At times, she looks deep into his clear, blue eyes, fringed with thick lashes —
"angel eyes," his father calls them — and wonders about his profoundly damaged
"There has to be something there because he knows who we are," she insists.
In the morning, she shoos everyone away while she cuddles with Jeremiah during
"The Jerry Springer Show." It is their special time together, she says, because
that is his favorite TV program.
Sometimes, Jeremiah will nap in the arms of one of his sisters or get a gentle
tossing from one of his big brothers.
When Sandy Cross comes home from work, Jeremiah is all his.
He cradles Jeremiah in his arm and sings a made-up song that drives everyone
else in the house a little nuts: "Booster, baker, candlestick maker ...
Booster, booster, booster ..."
Jeremiah takes his baths with his daddy, who turns them into play and therapy
sessions in the tub.
"Booster, baker, candlestick maker ... Booster, booster, booster ..."
Cross, 51, is a postal carrier. He has a walking route in St. Ann, and it is a
physically exhausting job, particularly when the weather is extremely hot or
cold. But no matter how tired he is, the first thing he does when he gets home
is scoop Jeremiah into his arms.
"I just come home from work and hold him and look at his face," Cross says.
When Cross retires, he has a plan: All he wants to do is hold Jeremiah.
‘I don’t know why’
No one really understands what happened to Jeremiah’s brain on Aug. 27, 2000,
the day he was born, the Crosses say.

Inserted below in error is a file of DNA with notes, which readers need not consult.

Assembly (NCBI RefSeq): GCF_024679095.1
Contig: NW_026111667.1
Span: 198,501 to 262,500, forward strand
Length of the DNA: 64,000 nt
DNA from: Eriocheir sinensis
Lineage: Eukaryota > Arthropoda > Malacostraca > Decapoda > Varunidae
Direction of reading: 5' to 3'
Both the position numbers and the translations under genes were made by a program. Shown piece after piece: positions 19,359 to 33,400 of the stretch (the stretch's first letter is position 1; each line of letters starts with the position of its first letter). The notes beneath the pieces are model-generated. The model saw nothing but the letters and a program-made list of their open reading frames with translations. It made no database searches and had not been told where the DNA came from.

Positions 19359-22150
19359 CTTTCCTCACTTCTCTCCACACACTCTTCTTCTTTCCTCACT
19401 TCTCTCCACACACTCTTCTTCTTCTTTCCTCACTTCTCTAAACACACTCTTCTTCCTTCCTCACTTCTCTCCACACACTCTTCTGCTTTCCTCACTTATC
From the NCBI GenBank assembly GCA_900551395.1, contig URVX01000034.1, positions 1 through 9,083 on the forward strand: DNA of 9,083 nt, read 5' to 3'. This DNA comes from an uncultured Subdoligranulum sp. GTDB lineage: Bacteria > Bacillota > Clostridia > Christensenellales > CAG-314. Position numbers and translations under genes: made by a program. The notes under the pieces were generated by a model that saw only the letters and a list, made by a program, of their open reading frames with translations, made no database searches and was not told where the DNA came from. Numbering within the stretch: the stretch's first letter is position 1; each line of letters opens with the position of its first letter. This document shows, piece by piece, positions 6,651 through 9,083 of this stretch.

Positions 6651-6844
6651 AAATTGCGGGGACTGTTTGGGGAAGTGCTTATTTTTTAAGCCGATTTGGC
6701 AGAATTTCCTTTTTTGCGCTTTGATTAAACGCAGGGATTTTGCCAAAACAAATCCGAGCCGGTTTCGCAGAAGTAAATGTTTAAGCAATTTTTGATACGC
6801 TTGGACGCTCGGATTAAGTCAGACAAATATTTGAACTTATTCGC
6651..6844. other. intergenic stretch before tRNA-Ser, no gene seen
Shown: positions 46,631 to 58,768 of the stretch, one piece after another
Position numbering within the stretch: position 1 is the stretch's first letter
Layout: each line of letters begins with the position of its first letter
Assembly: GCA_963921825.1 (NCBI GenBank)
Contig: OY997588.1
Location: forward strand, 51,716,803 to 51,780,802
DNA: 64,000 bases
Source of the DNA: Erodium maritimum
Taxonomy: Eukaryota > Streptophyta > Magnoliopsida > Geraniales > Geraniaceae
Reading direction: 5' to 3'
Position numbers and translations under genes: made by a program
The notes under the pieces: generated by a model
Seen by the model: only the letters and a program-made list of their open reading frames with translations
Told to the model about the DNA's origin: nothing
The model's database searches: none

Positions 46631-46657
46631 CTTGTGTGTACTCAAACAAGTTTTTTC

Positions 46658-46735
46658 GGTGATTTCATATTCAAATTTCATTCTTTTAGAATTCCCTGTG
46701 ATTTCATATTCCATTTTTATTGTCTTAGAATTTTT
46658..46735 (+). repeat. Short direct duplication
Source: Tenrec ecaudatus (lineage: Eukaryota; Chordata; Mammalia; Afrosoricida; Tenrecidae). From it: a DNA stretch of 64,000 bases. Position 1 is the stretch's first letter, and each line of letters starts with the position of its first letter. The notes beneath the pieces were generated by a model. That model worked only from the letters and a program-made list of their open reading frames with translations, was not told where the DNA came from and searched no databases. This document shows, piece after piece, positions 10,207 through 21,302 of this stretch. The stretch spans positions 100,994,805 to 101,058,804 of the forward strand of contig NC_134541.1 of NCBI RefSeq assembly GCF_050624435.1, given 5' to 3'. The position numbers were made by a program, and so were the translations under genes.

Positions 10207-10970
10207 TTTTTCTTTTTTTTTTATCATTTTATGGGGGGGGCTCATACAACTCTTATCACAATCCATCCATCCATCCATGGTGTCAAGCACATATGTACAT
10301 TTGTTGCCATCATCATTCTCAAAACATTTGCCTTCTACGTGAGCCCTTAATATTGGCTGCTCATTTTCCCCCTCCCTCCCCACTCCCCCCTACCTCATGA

Doctors say he has a functioning brain stem, which controls his breathing and
heart, but the rest of the brain isn’t there.
Jeremiah’s birth mother, Nina Brower, was 18, single and not prepared to care
for a critically ill baby. She says she was frightened to see his tiny body
amid all the machines supporting his fragile life.
"It’s hard enough to be pregnant at 17," Brower said. "I didn’t know how to
change a diaper, much less how to feed him through a feeding tube."
Brower is not related to the Crosses. They knew her because she once worked at
the same skating rink as their son Matthew. Suzan Cross took Nina under her
wing when she became pregnant, and when the Crosses saw Jeremiah, it was love
at first sight.
"I just loved him," Suzan says. "I don’t know why."
The Crosses were determined to help Jeremiah have the best life he could. They
helped Nina obtain his release from the hospital, and they offered to help care
for the critically ill child who was so tiny they bought his clothes at the
Build-A-Bear Workshop store.
For a while, Brower lived with the Crosses. She eventually decided to give her
parental rights to the couple.
Brower, now 24, has a 4-year-old son who was born healthy and normal. She says
she is grateful for all that the Crosses have done for Jeremiah.
"I love Jeremiah, but I don’t feel like I’m his mother. It feels more like I’m
his sister," she says. "They love him just like their own."
Suzan Cross says this about Nina’s decision: "She loved Jeremiah enough to give
him to us."
‘We love him enough to let him go’
Sometimes, Jeremiah’s health-care providers use the word "miracle" when they
talk about him. The miracle is not that he can be cured, they say, but that he
has lived as long as he has.
Yvonne Meyer, a pediatric nurse who was Jeremiah’s first home health nurse,